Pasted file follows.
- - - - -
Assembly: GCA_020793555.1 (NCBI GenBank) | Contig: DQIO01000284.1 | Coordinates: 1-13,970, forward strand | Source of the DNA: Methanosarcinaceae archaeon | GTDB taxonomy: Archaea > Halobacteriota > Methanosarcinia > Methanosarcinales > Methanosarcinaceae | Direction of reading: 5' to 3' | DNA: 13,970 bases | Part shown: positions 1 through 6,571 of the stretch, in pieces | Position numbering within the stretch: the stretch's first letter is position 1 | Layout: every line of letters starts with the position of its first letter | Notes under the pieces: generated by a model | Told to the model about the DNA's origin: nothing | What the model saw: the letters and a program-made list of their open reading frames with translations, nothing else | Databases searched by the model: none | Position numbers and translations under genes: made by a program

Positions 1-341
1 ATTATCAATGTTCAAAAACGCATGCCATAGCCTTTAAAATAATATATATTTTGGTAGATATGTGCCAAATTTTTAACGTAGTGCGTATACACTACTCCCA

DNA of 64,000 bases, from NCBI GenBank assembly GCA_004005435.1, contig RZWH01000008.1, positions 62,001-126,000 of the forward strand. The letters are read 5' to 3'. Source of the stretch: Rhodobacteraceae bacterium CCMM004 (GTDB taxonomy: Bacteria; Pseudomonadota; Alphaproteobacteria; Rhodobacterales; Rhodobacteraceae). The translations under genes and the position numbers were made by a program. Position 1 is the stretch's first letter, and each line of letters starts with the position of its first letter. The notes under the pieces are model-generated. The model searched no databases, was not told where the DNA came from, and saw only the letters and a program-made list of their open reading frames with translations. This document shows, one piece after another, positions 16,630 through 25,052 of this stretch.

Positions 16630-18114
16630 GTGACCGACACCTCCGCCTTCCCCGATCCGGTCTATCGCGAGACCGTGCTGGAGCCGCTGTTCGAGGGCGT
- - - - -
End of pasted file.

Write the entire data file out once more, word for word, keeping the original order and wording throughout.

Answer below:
Assembly: GCA_020793555.1 (NCBI GenBank) | Contig: DQIO01000284.1 | Coordinates: 1-13,970, forward strand | Source of the DNA: Methanosarcinaceae archaeon | GTDB taxonomy: Archaea > Halobacteriota > Methanosarcinia > Methanosarcinales > Methanosarcinaceae | Direction of reading: 5' to 3' | DNA: 13,970 bases | Part shown: positions 1 through 6,571 of the stretch, in pieces | Position numbering within the stretch: the stretch's first letter is position 1 | Layout: every line of letters starts with the position of its first letter | Notes under the pieces: generated by a model | Told to the model about the DNA's origin: nothing | What the model saw: the letters and a program-made list of their open reading frames with translations, nothing else | Databases searched by the model: none | Position numbers and translations under genes: made by a program

Positions 1-341
1 ATTATCAATGTTCAAAAACGCATGCCATAGCCTTTAAAATAATATATATTTTGGTAGATATGTGCCAAATTTTTAACGTAGTGCGTATACACTACTCCCA

DNA of 64,000 bases, from NCBI GenBank assembly GCA_004005435.1, contig RZWH01000008.1, positions 62,001-126,000 of the forward strand. The letters are read 5' to 3'. Source of the stretch: Rhodobacteraceae bacterium CCMM004 (GTDB taxonomy: Bacteria; Pseudomonadota; Alphaproteobacteria; Rhodobacterales; Rhodobacteraceae). The translations under genes and the position numbers were made by a program. Position 1 is the stretch's first letter, and each line of letters starts with the position of its first letter. The notes under the pieces are model-generated. The model searched no databases, was not told where the DNA came from, and saw only the letters and a program-made list of their open reading frames with translations. This document shows, one piece after another, positions 16,630 through 25,052 of this stretch.

Positions 16630-18114
16630 GTGACCGACACCTCCGCCTTCCCCGATCCGGTCTATCGCGAGACCGTGCTGGAGCCGCTGTTCGAGGGCGT